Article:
> Contributed by: Daniel R. Miessler
>  :: Open Content
> If you follow technology trends, you're probably aware of the two schools
> of thought with regard to security and/or cryptography. Does cryptography
> and security solutions become more secure as the number of eyes pouring
> over its source code increases or is a private solution which leverages
> security through obscurity provide a more secure environment?

Sometimes it is these "schools of thought" that provide the holes. PGP
cannot be "proven" secure because it is not. It is possible for a key
generator to find a value for N which is easy to factor. The probability
is very very very small but not actually zero.

None of the source I have looked thru checked to make sure N was not an
easy to factor number. And "group think" seems to trivialize any discussion
of ways to find the easy ones.

It is also possible to encode with PGP and get cyphertext which equals the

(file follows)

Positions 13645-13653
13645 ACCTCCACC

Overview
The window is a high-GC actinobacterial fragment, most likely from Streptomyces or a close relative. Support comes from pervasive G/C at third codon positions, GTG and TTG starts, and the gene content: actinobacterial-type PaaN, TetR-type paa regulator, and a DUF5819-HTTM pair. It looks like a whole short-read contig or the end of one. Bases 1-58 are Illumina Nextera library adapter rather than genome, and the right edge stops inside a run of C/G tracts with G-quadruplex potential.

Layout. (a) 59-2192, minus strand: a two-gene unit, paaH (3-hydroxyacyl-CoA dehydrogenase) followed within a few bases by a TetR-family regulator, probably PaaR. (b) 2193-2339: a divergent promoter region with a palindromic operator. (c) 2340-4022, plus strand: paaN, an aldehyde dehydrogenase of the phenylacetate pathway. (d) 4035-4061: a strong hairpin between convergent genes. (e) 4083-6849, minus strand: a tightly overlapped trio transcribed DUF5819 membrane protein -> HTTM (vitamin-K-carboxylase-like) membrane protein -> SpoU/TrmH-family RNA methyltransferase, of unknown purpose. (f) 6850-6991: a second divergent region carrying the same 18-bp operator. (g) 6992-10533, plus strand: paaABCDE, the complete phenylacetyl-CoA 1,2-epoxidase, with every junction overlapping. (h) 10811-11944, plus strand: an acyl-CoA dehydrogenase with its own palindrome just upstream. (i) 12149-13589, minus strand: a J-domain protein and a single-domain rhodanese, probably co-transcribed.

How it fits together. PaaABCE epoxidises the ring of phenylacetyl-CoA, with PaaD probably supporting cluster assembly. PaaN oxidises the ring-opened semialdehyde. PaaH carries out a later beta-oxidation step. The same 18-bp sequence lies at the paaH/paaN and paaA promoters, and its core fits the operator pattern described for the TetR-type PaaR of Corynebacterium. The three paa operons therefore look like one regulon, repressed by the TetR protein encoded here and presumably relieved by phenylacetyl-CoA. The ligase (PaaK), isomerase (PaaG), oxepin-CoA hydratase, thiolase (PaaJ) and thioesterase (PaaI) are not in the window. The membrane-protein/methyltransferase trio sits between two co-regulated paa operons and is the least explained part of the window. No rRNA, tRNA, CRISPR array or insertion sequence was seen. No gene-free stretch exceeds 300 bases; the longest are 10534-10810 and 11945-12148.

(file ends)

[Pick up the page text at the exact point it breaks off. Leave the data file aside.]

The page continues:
cleartext. Again, infinitesimally small probability, but not zero. Except
for M=0 or M=1, finding one of those compromises the key.

More dangerous is a key generator which deliberately produces keys which
are easy to factor by someone knowing a secret. These should be found
in open source but I suggest many reviewers could miss this and again the
"group think" would probably cause most not to even look.

If you use PGP and don't have the source, verify that the source actually
implements the algorithm correctly, verify you are using object code
actually representing that source, and have the capacity to understand the
possible holes in the process, you don't have actual security.

If you use PGP keys generated by someone else, you may have no security.


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